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					        Suicide and the Media Project (SAMP), Taiwan
                       Progress Report, December 2006


This report outlines findings from the Suicide and the Media Symposium held in
Taipei on 17 November 2006, organised by the National Cheng-Chi University
and The MediaWise Trust, and a subsequent lecture tour by MediaWise Director
Mike Jempson. It also proposes follow-up activities as part of the MediaWise
Suicide and the Media Project (SAMP).

Suicide in Taiwan
In recent years suicides in Taiwan have almost doubled, from 2,360 in 2000 to
4,100 in 2005, according to figures published by the recently-created National
Suicide Prevention Center, which now operates through four regional units.
Taiwan Lifeline International, a voluntary organisation that has been providing
telephone counselling for 35 years and operates through 23 regional centres,
also reports similar levels of increase in calls from distressed individuals.

Suicide now ranks ninth in the causes of death in Taiwan, with as many as 12
people a day taking their own lives. The impact of unemployment appears to be
a significant factor, and suicide among older people is on the increase. The
statistics are indicative of a significant social issue for Taiwan which has an
ageing population and is losing manufacturing jobs to mainland China. As such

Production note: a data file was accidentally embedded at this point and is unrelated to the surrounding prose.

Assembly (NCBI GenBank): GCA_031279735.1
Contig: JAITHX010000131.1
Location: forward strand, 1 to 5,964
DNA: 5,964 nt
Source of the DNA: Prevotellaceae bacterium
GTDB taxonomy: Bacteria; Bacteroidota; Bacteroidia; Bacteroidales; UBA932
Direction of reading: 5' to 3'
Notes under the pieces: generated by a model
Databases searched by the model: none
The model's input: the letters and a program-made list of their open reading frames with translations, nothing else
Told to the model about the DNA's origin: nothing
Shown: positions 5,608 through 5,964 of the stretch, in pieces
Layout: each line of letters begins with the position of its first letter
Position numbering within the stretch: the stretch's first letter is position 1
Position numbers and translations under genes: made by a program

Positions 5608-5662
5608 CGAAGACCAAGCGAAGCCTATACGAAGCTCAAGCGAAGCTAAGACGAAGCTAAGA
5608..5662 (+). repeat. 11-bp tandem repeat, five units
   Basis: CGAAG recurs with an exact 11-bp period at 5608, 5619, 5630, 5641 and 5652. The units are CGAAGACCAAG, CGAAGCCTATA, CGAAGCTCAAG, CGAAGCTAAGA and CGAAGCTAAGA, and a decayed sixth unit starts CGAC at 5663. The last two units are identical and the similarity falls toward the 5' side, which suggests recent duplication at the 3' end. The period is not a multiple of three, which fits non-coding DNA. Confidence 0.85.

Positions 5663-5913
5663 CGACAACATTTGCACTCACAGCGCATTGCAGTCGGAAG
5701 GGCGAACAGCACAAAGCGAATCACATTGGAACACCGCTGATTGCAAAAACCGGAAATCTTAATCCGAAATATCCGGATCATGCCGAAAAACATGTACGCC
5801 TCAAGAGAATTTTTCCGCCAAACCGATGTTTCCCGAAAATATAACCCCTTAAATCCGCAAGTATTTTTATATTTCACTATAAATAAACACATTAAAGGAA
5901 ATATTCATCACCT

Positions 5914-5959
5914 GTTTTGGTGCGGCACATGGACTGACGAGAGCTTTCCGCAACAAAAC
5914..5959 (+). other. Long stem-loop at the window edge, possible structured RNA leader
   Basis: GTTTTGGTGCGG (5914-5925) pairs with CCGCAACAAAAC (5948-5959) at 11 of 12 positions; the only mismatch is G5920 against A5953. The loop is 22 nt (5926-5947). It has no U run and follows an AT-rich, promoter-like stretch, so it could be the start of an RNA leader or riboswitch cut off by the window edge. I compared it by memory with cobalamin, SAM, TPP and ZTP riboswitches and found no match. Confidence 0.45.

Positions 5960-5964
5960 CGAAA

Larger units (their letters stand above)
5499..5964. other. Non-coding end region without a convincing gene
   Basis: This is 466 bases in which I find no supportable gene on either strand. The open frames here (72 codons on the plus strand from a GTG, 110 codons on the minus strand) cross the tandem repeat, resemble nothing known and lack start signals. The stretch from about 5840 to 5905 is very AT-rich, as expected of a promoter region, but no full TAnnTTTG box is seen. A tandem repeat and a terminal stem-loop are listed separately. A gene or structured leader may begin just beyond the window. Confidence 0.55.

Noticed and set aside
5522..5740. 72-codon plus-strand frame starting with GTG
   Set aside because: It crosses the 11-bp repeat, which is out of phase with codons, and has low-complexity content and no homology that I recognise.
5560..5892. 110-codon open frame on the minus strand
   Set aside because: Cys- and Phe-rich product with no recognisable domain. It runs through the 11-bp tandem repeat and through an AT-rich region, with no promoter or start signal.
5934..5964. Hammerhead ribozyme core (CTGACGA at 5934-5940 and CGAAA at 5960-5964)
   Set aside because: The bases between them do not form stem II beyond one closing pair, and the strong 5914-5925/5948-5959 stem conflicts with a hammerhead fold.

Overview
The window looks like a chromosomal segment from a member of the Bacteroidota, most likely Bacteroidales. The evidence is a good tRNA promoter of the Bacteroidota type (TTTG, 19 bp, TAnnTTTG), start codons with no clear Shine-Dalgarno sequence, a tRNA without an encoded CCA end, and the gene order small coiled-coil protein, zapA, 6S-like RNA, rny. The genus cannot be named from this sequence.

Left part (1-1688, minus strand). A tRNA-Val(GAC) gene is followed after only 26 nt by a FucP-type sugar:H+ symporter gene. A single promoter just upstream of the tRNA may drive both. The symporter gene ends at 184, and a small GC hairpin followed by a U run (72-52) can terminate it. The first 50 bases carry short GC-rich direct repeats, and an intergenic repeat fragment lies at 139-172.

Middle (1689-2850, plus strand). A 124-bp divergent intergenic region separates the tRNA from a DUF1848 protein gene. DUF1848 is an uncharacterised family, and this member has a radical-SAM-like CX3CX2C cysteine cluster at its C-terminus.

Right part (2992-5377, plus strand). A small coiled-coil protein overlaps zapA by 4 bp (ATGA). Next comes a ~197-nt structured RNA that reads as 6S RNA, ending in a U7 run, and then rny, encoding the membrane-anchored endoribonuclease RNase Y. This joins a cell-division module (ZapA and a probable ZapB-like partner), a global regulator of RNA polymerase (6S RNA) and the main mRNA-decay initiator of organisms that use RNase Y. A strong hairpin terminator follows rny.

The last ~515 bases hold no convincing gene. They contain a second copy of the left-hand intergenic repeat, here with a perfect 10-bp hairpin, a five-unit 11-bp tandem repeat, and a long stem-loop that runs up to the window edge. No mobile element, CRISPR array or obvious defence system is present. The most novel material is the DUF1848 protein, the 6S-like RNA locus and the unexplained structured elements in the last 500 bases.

suicide is valid topic for media coverage. However much coverage is more
sensationalist than informative, and it is clear that health professionals may need
assistance in more effective media relations.

The media in Taiwan
Hundreds of journalism graduates emerge from Taiwan‟s many universities each
year hoping to find employment in the island‟s flourishing and highly competitive
media industry. There are said to be 360 newspapers, 5,700 magazines
(including several dealing with journalism), more than 80 radio stations, some 70
TV channels (including five 24-news channels with another planned for 2007) to
which 90% of the population subscribe, and about 20 local internet news services
available to Taiwan‟s population of 23 million. Most are based in the Taipei, home
to only 13% of the island‟s population of 23 million.

Reporters Without Borders (RSF) ranked Taiwan 43 in its 2006 Worldwide Press
Freedom Index, and the US-based Freedom House ranked it 35 in its 2006 Global
Survey of Media Independence.

Over the last decade newspaper readership among the population has dropped
from 80% to an estimated 50%, and competitive pressures led to the sudden
closure of the Ming Shen Daily in November with a loss of 200 jobs. The
sensationalist tabloid Apple Daily sells about 500,000 copies, outstripped only by
LibertyTimes, which plans to launch its own 24 hours TV news channel in 2007.
It is following in the footsteps of the loss-making China Times which now owns
Chinese TV Network, one of Taiwan's most profitable broadcasting stations.

Ownership of news outlets affords influence in a highly politicised environment,
yet soaps and game shows dominate the TV schedules. Two senior TV executives
admitted that their news agenda is driven primarily by ratings. In competing for
audiences news broadcasts rely heavily upon sensational footage. Ironically